“We talked to Wendy about the idea of compression and release and how that impacts on the experience of spaces,” says Dave. As is fitting for the home of a farmer’s daughter, the materials used are pragmatic, smart, and understated. “I didn’t want a look-at-me home,” says Wendy. Aluminium weatherboard cladding that will only need washing down twice a year is countered by cedar screens used on the ‘cut-outs’ — the decks and alfresco rooms. “It’s rough sawn, as I wanted some texture,” Wendy mentions. It is undoubtedly these outdoor spaces that elevate the whole.
Verandahs which wrap around the upper living area give access to the elements and that sweeping view. “There’s a safety rail and big windows that slide back over the walls so they’re out of sight,” explains Dave. Decks project from the north-east elevation on both levels, but there’s also an outdoor room to the north west which is a magnet for gatherings. It reads as a direct extension of the kitchen, since the bench continues to traverse the threshold for cooking en plein air on the built-in BBQ and hob, often with direction from ex-chef son Adam. “The space works well socially because it is covered but the sides are open,” Wendy tells us.
While the foodies in the family strut their stuff, sunlight falls through the slats to create a dynamic shadow play. Evenings are enjoyed in the dining zone that leads from the outdoor cooking zone and is book-ended by a flueless fireplace. Possibly Dave’s favourite room, though, is the indoor courtyard, which keys into his belief that a house is a “climate modifier”.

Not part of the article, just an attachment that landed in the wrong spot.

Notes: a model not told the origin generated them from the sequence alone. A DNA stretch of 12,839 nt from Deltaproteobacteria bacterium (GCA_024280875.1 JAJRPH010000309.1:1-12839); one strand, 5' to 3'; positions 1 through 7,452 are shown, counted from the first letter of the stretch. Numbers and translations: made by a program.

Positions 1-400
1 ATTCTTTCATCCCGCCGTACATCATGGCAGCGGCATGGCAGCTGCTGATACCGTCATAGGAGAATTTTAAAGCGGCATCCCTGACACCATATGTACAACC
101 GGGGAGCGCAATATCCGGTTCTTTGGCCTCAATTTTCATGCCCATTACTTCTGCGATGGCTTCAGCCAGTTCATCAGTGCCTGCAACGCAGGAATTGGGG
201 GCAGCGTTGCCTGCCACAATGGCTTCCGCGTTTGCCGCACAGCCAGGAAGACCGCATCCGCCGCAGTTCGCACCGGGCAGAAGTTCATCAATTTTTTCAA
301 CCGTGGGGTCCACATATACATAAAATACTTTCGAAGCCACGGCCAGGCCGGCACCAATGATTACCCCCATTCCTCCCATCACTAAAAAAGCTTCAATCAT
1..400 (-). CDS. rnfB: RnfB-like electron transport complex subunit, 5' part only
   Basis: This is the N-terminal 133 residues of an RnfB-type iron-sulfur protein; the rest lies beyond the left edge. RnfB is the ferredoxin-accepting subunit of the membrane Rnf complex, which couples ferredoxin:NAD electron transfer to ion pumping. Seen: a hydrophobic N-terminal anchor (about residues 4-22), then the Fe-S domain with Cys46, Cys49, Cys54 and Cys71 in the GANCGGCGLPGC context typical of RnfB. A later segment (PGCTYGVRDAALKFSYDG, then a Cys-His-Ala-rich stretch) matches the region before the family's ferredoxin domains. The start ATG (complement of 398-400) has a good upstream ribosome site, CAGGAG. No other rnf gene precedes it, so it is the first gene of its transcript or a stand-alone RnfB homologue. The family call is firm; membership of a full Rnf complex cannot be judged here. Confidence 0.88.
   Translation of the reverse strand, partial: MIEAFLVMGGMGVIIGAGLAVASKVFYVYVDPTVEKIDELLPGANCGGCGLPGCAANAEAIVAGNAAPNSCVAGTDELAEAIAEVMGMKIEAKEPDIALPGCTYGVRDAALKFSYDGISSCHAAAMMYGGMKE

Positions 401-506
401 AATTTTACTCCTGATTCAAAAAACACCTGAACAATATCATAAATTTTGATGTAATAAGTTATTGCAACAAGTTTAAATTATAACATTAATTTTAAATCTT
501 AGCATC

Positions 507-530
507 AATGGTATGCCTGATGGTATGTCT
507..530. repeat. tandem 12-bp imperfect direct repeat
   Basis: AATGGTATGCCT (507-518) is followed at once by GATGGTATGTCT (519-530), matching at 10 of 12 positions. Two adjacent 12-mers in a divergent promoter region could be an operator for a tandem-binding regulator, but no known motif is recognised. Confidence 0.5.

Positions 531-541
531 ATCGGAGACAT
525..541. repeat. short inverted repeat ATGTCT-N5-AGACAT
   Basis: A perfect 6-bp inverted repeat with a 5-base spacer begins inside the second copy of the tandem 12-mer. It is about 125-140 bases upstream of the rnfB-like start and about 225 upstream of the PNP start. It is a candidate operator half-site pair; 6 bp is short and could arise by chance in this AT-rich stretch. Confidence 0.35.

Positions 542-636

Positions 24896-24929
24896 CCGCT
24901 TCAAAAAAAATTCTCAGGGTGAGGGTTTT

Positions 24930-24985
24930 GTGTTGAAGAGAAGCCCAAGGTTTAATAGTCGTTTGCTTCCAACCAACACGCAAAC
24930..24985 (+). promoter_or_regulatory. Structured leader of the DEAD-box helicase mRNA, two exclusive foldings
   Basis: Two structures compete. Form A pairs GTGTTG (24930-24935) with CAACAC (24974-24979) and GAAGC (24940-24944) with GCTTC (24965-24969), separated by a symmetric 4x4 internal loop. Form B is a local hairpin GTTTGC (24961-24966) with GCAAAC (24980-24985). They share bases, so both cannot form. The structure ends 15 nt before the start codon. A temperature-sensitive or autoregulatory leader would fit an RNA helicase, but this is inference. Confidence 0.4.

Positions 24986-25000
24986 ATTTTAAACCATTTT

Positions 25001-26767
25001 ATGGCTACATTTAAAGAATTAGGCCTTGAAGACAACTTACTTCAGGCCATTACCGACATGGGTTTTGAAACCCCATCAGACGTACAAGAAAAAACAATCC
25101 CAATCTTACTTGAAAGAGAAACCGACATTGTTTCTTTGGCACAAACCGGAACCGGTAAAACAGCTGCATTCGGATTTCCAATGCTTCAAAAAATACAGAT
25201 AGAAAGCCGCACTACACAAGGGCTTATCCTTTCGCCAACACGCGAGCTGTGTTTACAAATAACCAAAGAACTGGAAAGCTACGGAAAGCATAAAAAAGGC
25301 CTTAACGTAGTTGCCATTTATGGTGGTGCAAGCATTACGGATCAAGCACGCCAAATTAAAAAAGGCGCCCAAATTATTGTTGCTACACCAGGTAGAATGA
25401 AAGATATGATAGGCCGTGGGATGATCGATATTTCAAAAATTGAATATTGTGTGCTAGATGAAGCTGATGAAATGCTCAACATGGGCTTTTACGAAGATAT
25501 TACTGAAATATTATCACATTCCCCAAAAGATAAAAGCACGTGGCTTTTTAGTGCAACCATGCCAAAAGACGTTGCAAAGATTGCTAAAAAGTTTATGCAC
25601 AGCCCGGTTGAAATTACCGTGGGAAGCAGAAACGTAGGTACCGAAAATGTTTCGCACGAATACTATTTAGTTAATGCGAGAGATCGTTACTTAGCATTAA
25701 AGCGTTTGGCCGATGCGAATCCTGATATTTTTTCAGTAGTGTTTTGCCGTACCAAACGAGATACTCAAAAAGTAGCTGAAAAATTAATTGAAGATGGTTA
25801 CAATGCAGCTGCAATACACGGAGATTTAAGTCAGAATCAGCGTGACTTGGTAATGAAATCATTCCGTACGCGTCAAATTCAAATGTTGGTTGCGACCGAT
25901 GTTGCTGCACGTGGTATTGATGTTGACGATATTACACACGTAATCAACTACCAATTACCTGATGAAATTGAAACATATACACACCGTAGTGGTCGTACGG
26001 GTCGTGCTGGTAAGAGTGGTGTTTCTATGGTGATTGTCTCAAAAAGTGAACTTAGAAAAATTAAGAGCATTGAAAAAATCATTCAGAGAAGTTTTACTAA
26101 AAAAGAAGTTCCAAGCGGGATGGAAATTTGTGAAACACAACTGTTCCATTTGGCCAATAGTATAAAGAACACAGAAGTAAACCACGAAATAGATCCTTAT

The practice is known for its commitment to sustainable design, and this is a core part of that. Fin doors open the covered courtyard to the central gallery, and the outside air is drawn in through the space to aid with cross ventilation and cool the home in summer.
Visitors may at first be taken aback to discover they need to cross this courtyard to access the loo from the living areas. It’s a pleasant surprise. Wendy has positioned a travertine marble sculpture here — Koteate 1 by Lyonel Grant — to provide passage and company. Once in the bathroom, visitors will be met by the riotous colour of a Karl Maughan garden-scape. Wendy enjoyed working with family friend Nellie Osborn from Gow Langsford Gallery to choose artworks for the home, and collaborating with project architect Hana Scott from the SGA team to pick out furniture.
The strands of design and finishing touches are drawn together beautifully. There is a sense of belonging and calm. On the edge of the cliff, three Boys on the Bank — Anton Forde sculptures made from railway sleepers — stand together, looking out across the vast seas. “My ancestors helped to build the main trunk line when they arrived in New Zealand,” says Wendy. Now her offspring have crafted something equally special.